Turn your laptop into a VR powerhouse

Nine years after it launched the XG Station external graphics card, ROG decides it's time for an upgrade: the VR-capable XG Station 2. Better late than never, right?

Nic Healey
Nic Healey Senior Editor / Australia

Nic Healey is a Senior Editor with CNET, based in the Australia office. His passions include bourbon, video games and boring strangers with photos of his cat.

2 min read
Claire Reilly/CNET

First announced back at CES in January, the Asus brand Republic of Gamers (better known at ROG to the party faithful) has used the Computex 2016 show to talk more about its XG Station 2 external graphics card dock.

Like Alienware and Razer, ROG clearly thinks there's a market for this style of external GPU boost and it resurrected a device from 2007 to do it.

Like other external graphics enclosures, the ROG XG Station 2 is basically a powered box that lets you install a standard GPU and connect that to your laptop, giving you vastly improved graphics power when you're gaming at home. Unplug it and you've got a portable laptop all over again.

The XG Station 2 has a a 680W power supply and support for the latest generation of GeForce GTX and AMD Radeon graphics cards. It uses a Thunderbolt 3 connection and what ROG describes as "an exclusive proprietary connector" that it claims will deliver a further 15 percent graphics performance.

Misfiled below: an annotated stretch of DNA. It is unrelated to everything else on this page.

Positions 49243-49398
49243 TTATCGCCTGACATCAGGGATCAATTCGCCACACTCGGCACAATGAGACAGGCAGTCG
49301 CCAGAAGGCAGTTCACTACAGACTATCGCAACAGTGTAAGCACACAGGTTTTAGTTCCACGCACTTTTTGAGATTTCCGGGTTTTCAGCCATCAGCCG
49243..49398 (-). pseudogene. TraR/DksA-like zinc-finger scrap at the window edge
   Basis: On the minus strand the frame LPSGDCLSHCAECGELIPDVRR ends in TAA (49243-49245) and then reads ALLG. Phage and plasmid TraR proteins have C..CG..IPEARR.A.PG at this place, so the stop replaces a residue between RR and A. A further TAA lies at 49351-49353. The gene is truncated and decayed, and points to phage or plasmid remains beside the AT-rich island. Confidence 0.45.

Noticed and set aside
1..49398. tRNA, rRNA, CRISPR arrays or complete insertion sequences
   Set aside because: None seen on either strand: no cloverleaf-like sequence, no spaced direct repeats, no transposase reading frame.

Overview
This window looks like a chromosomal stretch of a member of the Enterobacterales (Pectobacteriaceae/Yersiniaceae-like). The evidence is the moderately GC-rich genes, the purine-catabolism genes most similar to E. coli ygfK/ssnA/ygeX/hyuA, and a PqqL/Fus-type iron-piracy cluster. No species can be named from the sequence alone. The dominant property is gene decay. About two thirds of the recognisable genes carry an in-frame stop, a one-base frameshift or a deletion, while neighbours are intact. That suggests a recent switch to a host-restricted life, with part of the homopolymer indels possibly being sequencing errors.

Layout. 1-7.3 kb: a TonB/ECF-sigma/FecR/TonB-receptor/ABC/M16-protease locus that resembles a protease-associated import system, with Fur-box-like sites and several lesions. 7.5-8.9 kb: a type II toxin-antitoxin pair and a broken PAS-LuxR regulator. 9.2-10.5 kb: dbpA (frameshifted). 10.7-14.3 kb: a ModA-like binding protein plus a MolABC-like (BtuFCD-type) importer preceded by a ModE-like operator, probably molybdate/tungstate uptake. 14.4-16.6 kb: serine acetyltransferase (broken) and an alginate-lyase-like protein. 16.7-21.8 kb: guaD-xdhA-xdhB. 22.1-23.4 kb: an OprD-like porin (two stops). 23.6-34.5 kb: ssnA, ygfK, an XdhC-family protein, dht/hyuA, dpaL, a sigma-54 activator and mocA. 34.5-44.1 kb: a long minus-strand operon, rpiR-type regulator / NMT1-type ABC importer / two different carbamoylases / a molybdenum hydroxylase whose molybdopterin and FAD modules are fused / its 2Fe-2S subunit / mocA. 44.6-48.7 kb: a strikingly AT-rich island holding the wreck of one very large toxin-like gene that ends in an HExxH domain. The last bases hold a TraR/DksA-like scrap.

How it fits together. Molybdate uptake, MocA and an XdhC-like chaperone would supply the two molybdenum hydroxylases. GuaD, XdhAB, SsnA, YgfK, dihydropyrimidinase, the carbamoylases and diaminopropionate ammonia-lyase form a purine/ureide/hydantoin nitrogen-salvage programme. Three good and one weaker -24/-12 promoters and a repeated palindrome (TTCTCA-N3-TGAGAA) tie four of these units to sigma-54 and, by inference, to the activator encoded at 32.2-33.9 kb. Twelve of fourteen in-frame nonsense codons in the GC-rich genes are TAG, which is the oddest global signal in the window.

ROG is so confident in the power level, it says that the XG will offer VR-ready graphics processing for laptops. At the moment, only the gutsiest of desktop PCs are capable of running high-end VR experiences.

Claire Reilly/CNET

It can be hot-swapped, meaning you can plug and unplug it while the laptop is running, and it has four USB 3.0 ports and a LAN port.

Asus mentioned the XG at its launch of the new Transformer range, which gives you an idea of the company's strategy for the product.

For reference, the original used the ExpressCard port, had two USB 2.0 slots and could take the 8800 GTS card. The 8800 GTX was too long to fit inside.

At the moment, we're waiting on more details and pricing.

Check out the rest of CNET's Computex 2016 coverage here.

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